The Eagles will play a football game Sunday, and the setting will be strange. They will be play in Carson, Calif., in a soccer stadium with a seating capacity of just 27,000, which is less than 40 percent of what an average NFL stadium holds. Even in this relatively small venue, the stands probably won't be filled, and if they are, it will likely be because so many Eagles fans boarded planes bound for LAX or (if they're Philadelphia-area expatriates) commuted to the stadium from their homes on the West Coast. The Eagles' opponent will have a familiar name, kind of, and a loyal fan base, but most of those fans will have remained in their homes, 110 miles or so to the south, because the team isn't theirs anymore, not really.
The Eagles, of course, play the Los Angeles Chargers on Sunday, and isn't it weird to read that? The Los Angeles Chargers? Even now, as I write this, my mind is telling my fingers to type San Diego Chargers, and I have to stop and remind myself not to. In conversations about the game over the last few days, people I've talked to have called them the San Diego Chargers without hesitation. It's a reflex, and it's natural. After all, the Chargers were in San Diego for 56 years, from the early days of the old American Football League until last year, when their owner, Dean Spanos, finally followed through on his threats to relocate the franchise.
To say there has been backlash to the Chargers' move is to understate it. The photographs and television shots of an unfilled StubHub Center — which will be the team's home until the construction of its new stadium, scheduled to open in 2020, is completed — have been an eyesore both for the franchise and the NFL. One longtime fan, Joseph MacRae, has paid to have planes trailing banners critical of Spanos fly over Chargers home games this season. MacRae reportedly plans to fly one over the stadium during Sunday's game; it will read: "If Spanos wants to see a sellout, he should look in the mirror."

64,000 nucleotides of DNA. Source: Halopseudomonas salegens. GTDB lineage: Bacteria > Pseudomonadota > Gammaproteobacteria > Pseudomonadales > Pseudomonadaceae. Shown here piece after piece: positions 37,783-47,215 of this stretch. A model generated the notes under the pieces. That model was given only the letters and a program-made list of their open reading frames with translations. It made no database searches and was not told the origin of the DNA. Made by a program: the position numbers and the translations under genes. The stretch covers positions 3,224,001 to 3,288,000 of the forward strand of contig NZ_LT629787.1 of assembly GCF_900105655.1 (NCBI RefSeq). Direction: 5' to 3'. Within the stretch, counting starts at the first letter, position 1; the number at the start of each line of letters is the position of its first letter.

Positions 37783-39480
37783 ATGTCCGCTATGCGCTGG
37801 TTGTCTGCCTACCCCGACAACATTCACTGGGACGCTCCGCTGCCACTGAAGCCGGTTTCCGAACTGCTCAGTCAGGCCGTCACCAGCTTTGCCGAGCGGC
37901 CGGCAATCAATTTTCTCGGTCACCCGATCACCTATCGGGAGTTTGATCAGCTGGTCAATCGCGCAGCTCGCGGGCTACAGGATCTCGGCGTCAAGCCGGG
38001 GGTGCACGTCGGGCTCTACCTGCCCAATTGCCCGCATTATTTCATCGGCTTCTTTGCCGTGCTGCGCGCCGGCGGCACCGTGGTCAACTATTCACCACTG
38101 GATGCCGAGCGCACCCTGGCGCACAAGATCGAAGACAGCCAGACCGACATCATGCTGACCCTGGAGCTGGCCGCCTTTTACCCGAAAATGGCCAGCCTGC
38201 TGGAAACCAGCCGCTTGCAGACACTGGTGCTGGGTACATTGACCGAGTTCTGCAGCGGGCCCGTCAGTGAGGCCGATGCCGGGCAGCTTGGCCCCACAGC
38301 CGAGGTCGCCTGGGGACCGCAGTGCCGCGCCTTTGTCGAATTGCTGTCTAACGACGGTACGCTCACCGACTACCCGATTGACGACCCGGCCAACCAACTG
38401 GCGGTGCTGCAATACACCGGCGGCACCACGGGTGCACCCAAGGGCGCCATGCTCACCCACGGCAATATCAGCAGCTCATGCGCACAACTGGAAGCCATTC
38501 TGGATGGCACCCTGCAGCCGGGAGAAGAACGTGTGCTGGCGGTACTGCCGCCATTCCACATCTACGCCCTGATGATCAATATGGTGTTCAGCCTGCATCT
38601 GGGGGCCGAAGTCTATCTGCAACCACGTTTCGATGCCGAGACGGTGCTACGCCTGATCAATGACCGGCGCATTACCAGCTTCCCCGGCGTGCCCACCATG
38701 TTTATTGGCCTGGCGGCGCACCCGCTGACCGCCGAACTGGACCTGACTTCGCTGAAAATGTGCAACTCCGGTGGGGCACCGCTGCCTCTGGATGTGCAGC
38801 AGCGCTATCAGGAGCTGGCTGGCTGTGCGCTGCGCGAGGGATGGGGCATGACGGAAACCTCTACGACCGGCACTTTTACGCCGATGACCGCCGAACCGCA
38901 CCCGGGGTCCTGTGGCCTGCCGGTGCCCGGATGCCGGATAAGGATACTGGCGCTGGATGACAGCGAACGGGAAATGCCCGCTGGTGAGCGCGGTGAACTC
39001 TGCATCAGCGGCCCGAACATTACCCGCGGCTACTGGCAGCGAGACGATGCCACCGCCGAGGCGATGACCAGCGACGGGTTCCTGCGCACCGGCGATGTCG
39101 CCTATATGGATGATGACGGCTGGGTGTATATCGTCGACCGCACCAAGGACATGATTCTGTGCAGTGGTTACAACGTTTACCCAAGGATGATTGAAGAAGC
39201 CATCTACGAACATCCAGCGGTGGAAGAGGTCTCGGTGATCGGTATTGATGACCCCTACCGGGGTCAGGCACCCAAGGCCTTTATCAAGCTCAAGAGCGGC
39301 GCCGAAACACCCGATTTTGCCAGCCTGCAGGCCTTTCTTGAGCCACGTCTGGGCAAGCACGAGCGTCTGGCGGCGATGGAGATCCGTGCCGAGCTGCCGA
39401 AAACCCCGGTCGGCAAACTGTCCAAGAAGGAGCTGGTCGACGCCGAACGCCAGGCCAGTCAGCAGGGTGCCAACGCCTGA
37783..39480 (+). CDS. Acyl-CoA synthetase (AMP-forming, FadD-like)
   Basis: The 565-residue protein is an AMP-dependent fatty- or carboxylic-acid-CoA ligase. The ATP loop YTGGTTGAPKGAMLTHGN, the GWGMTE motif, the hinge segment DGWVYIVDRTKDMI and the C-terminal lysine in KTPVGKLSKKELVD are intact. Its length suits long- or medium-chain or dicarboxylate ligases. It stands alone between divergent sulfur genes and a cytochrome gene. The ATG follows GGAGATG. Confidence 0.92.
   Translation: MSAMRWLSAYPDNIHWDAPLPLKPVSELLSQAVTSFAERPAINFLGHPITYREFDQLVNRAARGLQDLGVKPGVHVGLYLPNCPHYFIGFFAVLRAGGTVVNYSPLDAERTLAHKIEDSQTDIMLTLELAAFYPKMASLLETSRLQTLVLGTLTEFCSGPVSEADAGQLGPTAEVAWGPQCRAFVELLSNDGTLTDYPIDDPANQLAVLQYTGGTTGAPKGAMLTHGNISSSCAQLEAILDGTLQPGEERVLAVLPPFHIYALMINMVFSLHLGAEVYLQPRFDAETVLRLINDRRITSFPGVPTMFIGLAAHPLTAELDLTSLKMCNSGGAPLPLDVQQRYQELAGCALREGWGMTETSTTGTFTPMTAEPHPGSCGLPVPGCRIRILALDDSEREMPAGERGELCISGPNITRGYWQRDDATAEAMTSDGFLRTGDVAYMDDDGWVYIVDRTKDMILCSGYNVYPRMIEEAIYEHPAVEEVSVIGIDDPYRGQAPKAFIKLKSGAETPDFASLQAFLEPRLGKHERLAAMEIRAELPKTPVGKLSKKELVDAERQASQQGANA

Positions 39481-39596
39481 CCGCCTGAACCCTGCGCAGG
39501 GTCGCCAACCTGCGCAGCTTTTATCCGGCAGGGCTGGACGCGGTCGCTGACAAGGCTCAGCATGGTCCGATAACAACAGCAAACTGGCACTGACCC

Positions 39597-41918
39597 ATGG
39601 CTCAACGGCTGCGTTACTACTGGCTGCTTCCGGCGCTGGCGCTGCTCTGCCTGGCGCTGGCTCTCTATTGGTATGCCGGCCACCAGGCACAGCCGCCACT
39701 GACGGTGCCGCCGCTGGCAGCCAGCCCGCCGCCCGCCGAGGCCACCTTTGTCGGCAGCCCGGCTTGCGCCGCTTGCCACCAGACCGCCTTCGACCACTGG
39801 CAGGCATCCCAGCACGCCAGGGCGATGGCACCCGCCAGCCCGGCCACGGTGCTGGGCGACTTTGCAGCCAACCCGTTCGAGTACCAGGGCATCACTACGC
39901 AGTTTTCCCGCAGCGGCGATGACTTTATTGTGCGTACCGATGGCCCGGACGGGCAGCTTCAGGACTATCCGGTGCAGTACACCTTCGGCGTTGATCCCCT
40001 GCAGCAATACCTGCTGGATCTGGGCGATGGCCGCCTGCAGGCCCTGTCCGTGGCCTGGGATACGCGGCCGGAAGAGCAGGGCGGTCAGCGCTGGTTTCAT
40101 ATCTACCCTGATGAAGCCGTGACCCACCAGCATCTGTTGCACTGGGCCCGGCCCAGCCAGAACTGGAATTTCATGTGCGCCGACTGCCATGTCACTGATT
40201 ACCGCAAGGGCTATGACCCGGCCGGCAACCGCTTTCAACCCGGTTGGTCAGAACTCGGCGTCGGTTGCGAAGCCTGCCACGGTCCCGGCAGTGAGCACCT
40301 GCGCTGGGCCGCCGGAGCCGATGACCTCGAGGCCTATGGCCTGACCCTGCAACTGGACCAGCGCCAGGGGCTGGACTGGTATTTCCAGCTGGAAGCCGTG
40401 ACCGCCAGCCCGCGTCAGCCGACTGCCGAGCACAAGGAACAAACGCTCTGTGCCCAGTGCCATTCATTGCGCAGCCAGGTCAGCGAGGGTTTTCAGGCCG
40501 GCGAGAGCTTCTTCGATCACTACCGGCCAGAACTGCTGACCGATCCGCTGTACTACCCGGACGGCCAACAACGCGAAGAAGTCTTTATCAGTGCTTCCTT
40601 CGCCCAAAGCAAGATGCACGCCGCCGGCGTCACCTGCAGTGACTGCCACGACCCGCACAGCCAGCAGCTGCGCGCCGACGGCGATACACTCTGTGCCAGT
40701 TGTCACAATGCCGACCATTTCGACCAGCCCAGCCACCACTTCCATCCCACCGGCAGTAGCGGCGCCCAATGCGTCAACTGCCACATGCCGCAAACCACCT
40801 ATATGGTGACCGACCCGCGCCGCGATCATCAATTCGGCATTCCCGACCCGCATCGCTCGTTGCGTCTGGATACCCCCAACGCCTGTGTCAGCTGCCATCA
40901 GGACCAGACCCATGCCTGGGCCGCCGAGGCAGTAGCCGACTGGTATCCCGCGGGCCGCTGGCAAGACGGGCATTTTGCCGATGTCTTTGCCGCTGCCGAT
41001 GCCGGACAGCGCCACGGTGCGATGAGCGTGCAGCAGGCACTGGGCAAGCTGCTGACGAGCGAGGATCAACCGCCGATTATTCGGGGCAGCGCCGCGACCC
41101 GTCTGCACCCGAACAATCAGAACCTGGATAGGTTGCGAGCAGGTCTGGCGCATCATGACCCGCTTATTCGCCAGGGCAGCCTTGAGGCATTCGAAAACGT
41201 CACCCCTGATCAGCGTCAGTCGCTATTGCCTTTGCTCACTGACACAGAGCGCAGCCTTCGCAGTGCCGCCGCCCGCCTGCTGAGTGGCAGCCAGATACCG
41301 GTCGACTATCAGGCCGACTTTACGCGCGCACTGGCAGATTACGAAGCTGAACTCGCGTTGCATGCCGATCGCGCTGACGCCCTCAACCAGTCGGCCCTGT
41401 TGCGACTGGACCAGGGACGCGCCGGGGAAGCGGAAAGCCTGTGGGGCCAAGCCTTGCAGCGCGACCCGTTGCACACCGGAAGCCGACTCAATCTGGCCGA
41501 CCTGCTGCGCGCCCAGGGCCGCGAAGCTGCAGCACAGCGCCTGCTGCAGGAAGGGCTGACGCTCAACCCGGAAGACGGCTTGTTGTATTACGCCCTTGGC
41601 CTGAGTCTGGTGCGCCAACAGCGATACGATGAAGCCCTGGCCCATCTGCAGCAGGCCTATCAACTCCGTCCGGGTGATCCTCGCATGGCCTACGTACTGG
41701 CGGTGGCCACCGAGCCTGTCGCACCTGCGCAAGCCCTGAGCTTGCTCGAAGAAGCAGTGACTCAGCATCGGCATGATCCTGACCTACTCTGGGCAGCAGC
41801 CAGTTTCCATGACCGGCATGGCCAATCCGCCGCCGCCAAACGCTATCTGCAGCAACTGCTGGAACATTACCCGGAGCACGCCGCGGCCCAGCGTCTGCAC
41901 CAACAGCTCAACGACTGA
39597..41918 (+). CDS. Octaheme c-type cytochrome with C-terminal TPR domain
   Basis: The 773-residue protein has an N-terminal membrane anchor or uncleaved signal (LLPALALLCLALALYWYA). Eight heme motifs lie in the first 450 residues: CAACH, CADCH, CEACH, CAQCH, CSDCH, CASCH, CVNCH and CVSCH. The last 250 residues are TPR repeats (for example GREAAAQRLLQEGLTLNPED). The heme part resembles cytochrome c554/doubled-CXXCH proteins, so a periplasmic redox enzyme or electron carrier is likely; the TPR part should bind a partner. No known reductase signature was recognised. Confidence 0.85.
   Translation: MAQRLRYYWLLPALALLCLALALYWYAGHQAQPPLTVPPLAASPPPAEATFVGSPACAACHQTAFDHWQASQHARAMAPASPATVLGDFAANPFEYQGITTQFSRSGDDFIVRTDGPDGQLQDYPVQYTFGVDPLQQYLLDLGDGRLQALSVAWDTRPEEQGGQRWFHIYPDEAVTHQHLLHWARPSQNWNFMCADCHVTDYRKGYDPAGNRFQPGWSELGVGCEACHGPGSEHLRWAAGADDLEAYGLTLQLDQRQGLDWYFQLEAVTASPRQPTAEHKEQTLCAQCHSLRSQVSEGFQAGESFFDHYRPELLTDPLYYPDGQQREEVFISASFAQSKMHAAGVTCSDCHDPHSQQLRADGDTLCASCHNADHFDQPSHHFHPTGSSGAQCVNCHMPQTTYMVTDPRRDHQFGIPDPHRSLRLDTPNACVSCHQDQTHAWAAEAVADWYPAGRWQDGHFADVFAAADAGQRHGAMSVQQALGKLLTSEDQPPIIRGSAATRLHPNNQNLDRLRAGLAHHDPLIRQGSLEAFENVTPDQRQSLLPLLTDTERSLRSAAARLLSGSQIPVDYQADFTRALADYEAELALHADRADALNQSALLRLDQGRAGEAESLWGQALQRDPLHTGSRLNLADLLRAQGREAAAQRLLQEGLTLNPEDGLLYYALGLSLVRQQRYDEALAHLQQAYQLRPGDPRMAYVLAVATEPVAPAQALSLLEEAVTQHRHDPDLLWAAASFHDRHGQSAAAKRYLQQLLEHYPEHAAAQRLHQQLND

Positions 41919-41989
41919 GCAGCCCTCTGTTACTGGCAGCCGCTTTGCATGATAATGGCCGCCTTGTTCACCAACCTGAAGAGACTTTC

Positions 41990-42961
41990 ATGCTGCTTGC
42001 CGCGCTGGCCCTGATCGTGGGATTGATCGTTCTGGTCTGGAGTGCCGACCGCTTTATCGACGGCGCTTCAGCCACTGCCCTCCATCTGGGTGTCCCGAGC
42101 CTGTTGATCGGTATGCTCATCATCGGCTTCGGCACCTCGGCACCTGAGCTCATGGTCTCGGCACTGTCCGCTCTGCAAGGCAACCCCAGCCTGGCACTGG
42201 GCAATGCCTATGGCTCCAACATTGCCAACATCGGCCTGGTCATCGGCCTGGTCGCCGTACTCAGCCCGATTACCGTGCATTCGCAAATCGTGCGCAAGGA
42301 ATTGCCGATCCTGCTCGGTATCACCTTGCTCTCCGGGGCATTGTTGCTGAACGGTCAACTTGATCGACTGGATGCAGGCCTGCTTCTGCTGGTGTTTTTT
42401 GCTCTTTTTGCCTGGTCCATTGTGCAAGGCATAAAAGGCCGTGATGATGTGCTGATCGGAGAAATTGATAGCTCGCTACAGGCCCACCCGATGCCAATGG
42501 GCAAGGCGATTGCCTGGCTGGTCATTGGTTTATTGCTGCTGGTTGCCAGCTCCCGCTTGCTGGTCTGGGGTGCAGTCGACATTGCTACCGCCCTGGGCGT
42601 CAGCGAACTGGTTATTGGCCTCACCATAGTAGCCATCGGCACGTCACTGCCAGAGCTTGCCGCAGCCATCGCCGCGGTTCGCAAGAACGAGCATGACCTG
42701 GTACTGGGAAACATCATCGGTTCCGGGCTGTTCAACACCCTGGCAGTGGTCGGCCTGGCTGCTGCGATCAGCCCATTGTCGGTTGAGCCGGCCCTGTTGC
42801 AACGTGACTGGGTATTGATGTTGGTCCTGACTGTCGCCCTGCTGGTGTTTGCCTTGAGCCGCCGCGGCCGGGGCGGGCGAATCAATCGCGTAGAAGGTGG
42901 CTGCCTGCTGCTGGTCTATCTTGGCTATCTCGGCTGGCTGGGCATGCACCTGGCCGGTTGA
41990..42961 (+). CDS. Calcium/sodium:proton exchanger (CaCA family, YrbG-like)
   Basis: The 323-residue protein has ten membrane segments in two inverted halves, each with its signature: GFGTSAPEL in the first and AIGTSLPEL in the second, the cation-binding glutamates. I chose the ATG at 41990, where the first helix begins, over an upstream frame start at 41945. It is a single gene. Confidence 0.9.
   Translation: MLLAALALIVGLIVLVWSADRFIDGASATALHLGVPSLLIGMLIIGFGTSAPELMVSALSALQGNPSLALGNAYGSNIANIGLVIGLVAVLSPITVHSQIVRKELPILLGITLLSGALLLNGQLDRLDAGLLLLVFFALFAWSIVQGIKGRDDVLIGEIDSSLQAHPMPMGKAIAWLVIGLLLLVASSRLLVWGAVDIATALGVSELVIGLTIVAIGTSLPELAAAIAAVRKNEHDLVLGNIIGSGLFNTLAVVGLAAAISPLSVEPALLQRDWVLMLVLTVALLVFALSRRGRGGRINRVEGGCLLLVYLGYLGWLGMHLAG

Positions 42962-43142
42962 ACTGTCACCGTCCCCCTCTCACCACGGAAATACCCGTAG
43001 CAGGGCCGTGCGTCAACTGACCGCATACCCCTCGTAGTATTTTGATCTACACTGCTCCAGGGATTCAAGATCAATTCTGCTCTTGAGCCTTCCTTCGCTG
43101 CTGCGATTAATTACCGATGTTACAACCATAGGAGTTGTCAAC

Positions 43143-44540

Truth be told, Eagles fans, particularly of a certain age, should have sympathy for MacRae and those Chargers fans who share his bitterness and sadness over the loss of their team. For one thing, Spanos, as billionaire sports-franchise owners are wont to do, sought a significant measure of public funding for a new stadium and convention center annex in San Diego—$1.18 billion, to be exact, according to the Los Angeles Times. And in November, San Diego voters, by a 57-43 percent margin, told Spanos what voters and taxpayers should always tell billionaire sports owners who seek public funding for stadium projects: Yes, we'll be upset if our team leaves, but you won't build a boondoggle on our backs. Pay for the stadium yourself, big guy. Good for them for doing so.
For another thing, in December 1984, Eagles fans came close to losing their team, too. It's difficult to conceive of this now, given the Eagles' popularity in the region, but Leonard Tose's gambling debts really did lead him to a handshake agreement with James Monaghan, a real-estate developer in Phoenix, to sell the team and move it to Arizona. If not for some intrepid reporting by the Arizona Republic's Bob Hurt, who broke the story and, in doing so, ignited enough public outrage to stop the sale, Philadelphia would have lost its NFL franchise.
"Just think if something started now about the Eagles' leaving," Ron Jaworski, the Eagles' starting quarterback at the time, said in a phone interview. "People would be up in arms, and they were ticked off in '84 when those rumors — which, in effect, were not rumors — began to circulate."
In November 1984, after Tose had begun discussing the prospective sale with Monaghan but before anyone knew about the negotiations, Jaworski had broken his leg, ending his streak of 116 consecutive starts. The Eagles closed the season on Dec. 16 with a 26-10 loss to the Falcons in Atlanta.
"I remember that week," he said, "and I'm watching that game and all the news was about the possibility of the Eagles' leaving and going to Phoenix. I was very nervous about that. After seven or eight years entrenched in Philadelphia, I didn't want to leave. I didn't want to move. It was home. At that point, I was very concerned.
"That sounds funny, doesn't it? The Arizona Eagles?"